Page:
What does “Trauma Informed” mean?

“Trauma Informed Response and Care”

Trauma Informed Response and Care is the current standard of practice in order to provide quality, compassion based services.  However,  running an agency or organization that is actually and regularly “Trauma Informed” is very difficult because there are so many different aspects of the practice.  One of the key elements to being “Trauma Informed”, is to understand the bodies biological and neurological response to trauma.

On Interviews:
Here at SHIFT LLC,  we focus on trauma informed interview methodology, specifically FETI,  because we believe having access to “Justice and Voice” are essential to the healing process after a traumatic experience:

We believe:
Trauma informed interviews are not simply

  • The use of open-ended questions
  • Being nice and/or simply building rapport

Trauma informed interviews include:

  • Accurate understanding the neuroscience of trauma and memory
  • Understanding the impact of trauma on decision-making, behavior and consequence
  • Understand the impact of tonic immobility, collapsed immobility, dissociation and other common impacts of trauma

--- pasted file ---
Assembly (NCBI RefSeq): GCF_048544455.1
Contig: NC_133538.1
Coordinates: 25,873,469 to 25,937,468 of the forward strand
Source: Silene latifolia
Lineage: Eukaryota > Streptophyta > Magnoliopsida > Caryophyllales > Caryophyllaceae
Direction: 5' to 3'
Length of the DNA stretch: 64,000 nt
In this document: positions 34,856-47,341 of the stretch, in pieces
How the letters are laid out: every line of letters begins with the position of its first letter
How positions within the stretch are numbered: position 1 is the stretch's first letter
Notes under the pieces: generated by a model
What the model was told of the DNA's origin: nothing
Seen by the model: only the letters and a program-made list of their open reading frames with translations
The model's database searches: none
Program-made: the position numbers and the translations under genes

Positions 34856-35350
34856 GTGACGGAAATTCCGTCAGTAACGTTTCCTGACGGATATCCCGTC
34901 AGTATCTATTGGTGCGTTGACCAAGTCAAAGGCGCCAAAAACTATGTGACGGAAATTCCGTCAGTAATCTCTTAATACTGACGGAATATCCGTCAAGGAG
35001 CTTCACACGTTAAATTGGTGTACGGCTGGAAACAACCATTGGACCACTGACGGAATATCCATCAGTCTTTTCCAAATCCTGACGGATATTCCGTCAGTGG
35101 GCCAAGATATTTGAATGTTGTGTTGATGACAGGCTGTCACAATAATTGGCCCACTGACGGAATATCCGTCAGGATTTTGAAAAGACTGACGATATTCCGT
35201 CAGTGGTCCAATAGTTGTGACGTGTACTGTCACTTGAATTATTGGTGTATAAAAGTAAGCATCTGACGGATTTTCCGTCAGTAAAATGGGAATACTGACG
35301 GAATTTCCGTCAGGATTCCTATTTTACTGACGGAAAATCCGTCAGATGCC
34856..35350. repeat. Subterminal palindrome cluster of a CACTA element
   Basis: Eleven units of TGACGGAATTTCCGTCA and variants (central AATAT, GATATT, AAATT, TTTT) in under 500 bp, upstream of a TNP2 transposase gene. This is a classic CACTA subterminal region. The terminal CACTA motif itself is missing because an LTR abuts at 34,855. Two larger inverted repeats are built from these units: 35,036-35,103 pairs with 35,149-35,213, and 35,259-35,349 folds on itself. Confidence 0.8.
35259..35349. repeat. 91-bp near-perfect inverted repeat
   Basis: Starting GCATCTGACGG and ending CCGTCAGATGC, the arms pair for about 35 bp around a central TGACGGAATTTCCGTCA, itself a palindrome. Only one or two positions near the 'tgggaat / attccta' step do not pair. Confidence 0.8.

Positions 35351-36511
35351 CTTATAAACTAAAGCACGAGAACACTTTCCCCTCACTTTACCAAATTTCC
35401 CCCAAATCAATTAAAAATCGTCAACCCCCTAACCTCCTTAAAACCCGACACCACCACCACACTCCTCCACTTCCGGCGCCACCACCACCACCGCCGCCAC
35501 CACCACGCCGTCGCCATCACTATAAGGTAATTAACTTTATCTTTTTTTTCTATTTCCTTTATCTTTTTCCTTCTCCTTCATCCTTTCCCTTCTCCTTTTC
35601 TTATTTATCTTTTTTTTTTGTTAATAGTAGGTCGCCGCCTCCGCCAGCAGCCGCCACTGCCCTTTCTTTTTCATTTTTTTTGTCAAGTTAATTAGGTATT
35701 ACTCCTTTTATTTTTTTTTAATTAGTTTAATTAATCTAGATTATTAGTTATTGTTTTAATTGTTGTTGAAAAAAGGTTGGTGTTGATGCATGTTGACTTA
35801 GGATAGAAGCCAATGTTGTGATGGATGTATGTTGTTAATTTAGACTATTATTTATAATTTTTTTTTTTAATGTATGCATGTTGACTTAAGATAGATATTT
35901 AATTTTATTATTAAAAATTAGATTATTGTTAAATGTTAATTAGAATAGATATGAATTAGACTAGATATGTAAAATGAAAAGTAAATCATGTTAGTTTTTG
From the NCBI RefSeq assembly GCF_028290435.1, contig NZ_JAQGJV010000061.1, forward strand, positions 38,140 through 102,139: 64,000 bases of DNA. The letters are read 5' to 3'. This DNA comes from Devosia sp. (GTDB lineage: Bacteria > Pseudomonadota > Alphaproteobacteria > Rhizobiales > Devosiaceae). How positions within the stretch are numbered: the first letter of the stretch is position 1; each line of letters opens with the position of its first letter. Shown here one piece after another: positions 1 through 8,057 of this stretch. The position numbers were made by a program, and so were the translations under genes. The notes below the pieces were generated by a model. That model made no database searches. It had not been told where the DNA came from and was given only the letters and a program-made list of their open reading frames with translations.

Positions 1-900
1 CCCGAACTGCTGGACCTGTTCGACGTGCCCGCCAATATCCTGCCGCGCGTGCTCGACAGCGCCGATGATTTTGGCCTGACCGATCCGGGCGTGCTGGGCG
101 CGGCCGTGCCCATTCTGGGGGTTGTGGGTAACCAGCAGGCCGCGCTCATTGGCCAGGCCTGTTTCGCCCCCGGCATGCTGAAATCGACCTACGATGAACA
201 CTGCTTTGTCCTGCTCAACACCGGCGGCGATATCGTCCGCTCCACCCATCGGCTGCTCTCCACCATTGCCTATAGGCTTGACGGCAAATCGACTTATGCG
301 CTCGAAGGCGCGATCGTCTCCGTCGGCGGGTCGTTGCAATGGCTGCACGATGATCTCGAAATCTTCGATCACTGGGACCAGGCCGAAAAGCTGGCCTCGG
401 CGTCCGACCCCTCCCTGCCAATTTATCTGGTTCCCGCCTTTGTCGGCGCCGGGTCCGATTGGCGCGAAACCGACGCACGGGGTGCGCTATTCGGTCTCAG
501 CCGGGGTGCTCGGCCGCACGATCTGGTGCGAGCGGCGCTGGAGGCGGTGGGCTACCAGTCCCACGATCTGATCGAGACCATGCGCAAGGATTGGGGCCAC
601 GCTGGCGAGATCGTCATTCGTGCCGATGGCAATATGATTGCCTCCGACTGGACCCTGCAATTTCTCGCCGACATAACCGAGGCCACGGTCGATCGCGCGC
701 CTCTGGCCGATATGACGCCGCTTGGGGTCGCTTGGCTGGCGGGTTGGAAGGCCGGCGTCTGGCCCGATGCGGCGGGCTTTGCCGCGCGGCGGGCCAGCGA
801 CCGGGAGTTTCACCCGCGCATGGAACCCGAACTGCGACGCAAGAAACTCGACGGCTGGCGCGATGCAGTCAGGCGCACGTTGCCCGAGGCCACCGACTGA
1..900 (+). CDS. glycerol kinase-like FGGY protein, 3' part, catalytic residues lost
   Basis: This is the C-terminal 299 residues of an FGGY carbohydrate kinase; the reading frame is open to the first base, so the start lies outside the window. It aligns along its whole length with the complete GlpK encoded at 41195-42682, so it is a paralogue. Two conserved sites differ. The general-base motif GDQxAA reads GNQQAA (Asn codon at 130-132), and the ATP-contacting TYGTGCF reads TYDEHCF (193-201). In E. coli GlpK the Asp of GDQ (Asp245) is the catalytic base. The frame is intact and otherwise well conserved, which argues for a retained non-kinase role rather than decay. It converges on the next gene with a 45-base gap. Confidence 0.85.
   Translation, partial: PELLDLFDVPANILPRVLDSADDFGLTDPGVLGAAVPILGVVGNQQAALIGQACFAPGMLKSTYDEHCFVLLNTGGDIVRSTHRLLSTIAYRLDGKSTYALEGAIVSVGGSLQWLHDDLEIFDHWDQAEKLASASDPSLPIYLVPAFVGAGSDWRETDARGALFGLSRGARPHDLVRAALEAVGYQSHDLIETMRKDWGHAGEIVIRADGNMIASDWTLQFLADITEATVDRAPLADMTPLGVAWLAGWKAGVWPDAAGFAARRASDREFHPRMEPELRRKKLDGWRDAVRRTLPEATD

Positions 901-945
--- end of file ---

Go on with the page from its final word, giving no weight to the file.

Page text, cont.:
• Applying the principles of neuroscience of trauma and memory in the intervention and interview processes
  • Ensuring the interview methodology does not conflict or contradict with the principles of neuroscience and memory
  • The focus of a trauma-informed interview must be the demonstration of genuine empathy along with a focus of obtaining sensory information, impact, implicit/explicit memories, central details vice peripheral details
  • A focus on brain-based cues such as “tell me more” and use of sensory questions
  • Should also collect information about context of the experience – before, during and afterward
  • Should collect information about impact of the experience
  • Must be conducted in a “soft interview room” or neutral location wherein the participant feels physically and emotionally safe
  • Must be recorded to the greatest extent possible to accurately record and properly document psychophysiological evidence